2015-18 (6-0): Four; Scarborough Beach, Narragansett; November 14, 2015; Dylan Pedro (I,P), Carlos Pedro (P), Robert Weaver (P).

Enumerating records rather than individuals obscures this species’s tendency to occur in multiples, but this approach emphasizes the species’s overall rarity—occurring in Rhode Island less than annually.

Sedge Wren (Cistothorus platensis) (++, 2, 1)

2005-1 (7-0): Three+ breeding; Little Compton; June 25 to August 22, 2005; Rachel Farrell (I,R), Bob Emerson (R), Geoff Dennis (P).

2014-12 (6-0): One; Trustom Pond NWR, South Kingstown; September 17–19, 2014; Tom Auer (I), Tom Tetzner (P), Don Heitzmann (P).

Rachel Farrell heard two Sedge Wrens singing in a field on private property, and Geoff Dennis was able to get photographs. One individual was observed repeatedly carrying food to the base of a clump of grass, providing the first confirmed nesting in Rhode Island since the 1940s (R. L. Ferren, in litt.).

Northern Wheatear (Oenanthe oenanthe) (5, 3, 3)

2003-3 (6-0): One; Fogland, Tiverton; September 16, 2003; Eben Oldmixon (I,R,P).

2006-7 (6-0): One; Route 3, West Greenwich; May 28, 2006; Dan Cooper (I,R,P).

2008-14 (7-0): One; Slocum, North Kingstown; September 15–29, 2008; Paul L’Etoile (I,R,P).

2012-27 (7-0): One; Block Island; September 30 to October 5, 2012; Sue Talbot (I,R), Dan Finizia (I,R), Scott Tsagarakis (R).

2013-20 (6-0): One; Peckham Farm, South Kingstown; October 19–25, 2013; Carlos Pedro (I,R,P), Rey Larsen (P), Robert Weaver (P).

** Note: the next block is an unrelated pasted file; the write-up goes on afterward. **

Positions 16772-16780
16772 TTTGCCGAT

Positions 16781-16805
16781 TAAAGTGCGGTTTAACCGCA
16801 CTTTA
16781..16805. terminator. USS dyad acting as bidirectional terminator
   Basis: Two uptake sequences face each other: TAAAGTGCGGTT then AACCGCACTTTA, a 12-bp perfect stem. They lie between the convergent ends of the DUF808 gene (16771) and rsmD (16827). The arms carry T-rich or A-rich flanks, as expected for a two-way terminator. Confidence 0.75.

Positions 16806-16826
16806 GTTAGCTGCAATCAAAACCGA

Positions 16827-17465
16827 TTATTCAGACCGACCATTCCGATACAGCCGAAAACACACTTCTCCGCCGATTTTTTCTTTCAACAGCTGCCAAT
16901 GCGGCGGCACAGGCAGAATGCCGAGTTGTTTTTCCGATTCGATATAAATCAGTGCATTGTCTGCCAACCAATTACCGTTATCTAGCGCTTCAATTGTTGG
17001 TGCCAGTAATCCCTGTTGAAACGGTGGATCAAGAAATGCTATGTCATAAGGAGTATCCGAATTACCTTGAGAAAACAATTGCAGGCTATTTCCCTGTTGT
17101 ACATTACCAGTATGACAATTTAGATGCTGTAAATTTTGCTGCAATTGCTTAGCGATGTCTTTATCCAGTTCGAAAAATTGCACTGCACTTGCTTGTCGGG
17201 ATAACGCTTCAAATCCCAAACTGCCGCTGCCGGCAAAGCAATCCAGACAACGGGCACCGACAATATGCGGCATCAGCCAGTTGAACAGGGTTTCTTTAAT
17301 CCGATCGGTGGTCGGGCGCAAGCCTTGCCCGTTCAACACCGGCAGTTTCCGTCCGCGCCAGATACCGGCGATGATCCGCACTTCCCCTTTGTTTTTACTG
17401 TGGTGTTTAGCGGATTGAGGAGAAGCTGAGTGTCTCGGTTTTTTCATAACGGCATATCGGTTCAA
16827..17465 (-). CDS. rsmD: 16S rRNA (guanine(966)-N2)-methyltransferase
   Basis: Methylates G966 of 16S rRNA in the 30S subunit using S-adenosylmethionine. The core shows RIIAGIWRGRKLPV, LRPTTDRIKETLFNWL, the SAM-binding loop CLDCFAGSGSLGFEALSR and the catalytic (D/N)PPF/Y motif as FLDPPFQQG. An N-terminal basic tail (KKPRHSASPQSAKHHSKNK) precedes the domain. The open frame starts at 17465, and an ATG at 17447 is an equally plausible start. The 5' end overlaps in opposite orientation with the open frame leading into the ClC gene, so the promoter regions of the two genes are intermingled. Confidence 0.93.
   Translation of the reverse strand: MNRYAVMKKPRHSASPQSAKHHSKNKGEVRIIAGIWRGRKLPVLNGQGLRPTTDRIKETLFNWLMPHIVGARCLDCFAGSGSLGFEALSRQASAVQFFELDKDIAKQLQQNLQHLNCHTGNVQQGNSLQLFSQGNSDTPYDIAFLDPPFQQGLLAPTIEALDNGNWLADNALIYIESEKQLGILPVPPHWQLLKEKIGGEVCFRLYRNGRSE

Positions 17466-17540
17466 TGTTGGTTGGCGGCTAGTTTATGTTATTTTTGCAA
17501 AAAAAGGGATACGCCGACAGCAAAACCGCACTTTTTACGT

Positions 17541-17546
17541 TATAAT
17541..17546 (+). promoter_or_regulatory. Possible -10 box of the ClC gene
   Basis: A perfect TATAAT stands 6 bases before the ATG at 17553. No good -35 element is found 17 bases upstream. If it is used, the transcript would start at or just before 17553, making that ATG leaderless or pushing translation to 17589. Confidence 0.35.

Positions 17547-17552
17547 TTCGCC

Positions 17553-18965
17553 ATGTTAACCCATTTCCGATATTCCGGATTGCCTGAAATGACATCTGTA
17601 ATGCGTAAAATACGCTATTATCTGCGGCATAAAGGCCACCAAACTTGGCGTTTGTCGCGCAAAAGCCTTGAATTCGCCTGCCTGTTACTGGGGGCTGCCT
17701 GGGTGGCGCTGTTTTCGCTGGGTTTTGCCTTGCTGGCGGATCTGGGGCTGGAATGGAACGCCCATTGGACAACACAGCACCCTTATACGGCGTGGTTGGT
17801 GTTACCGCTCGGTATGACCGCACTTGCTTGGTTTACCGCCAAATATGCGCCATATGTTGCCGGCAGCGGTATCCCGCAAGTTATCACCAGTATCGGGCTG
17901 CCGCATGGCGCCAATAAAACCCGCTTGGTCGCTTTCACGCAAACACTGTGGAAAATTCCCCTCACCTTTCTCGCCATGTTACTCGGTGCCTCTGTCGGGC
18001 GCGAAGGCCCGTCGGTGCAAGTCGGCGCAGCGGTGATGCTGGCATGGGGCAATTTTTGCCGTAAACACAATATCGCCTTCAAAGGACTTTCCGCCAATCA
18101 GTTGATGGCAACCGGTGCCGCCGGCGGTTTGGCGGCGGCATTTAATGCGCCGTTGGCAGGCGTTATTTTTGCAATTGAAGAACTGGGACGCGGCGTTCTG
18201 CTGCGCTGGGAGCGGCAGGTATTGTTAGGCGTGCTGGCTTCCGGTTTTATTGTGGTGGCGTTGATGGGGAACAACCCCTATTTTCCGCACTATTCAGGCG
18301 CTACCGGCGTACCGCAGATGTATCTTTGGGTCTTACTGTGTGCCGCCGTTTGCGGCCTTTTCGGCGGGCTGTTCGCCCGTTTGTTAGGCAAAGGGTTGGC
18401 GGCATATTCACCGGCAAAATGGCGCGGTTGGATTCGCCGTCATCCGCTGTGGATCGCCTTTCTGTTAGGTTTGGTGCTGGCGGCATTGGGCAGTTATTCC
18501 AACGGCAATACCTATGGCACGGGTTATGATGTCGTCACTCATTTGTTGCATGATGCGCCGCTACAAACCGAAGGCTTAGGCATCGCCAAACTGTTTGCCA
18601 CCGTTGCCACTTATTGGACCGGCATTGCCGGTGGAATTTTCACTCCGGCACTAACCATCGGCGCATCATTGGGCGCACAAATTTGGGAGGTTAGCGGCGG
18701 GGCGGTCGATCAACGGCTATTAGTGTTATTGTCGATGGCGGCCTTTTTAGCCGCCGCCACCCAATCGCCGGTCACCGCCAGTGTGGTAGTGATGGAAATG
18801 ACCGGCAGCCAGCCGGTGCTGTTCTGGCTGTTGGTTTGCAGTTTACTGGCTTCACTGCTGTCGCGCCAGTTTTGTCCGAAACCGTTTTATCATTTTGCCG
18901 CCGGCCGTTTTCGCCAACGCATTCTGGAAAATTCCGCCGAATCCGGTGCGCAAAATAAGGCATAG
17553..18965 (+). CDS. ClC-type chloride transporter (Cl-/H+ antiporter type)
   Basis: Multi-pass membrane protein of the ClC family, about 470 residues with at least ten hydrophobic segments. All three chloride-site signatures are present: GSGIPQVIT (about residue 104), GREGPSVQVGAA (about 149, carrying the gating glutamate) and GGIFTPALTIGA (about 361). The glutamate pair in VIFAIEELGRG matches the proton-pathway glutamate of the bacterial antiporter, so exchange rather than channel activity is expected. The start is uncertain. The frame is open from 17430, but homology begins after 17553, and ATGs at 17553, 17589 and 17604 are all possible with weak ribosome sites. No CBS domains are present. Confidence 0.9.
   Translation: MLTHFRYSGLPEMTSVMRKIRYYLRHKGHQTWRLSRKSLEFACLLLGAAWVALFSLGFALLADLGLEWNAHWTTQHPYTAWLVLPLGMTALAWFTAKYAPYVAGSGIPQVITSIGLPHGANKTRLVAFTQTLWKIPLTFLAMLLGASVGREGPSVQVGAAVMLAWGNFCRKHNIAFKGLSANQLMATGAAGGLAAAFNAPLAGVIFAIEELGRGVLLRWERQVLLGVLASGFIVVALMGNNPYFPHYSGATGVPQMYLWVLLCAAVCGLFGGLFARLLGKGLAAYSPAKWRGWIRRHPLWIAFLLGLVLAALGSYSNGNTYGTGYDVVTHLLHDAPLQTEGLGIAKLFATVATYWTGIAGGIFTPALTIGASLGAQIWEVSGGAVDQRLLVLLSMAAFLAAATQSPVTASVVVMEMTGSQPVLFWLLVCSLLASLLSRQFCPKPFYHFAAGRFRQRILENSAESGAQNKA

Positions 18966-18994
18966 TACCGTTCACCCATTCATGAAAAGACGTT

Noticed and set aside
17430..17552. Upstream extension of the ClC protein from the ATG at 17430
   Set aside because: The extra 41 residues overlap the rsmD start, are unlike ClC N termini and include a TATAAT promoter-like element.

The recent uptick in records is notable, particularly the inland spring record and the three others at sites away from the outer coast. Historically, the vast majority of records in the Northeast have been from the outer coast, September–October.

Mountain Bluebird, Fort Getty, Jamestown, Newport, November 10, 2012. © Chris Powell.

Mountain Bluebird (Sialia currucoides) (1, 0, 1)

2012-16 (7-0): One; Fort Getty, Jamestown; November 10–22, 2012; Marcie Lindsay (I), Candy Powell (R,P), Chris Powell (R,P), Multiple Photographers.

Marcie Lindsay found this Mountain Bluebird at the campground at Fort Getty in Jamestown. She called Candy and Chris Powell, who then photographed the bird and notified other birders.

Townsend’s Solitaire (Myadestes townsendi) (2, 0, 1)

2011-24 (7-0): One; Burrillville; December 31, 2011; Steve Dziadosz (I,R).

While participating in the Uxbridge Christmas Bird Count, Steve Dziadosz spotted this bird at the top of a cedar tree. The bird was observed for about five minutes at close range, both perched and in flight.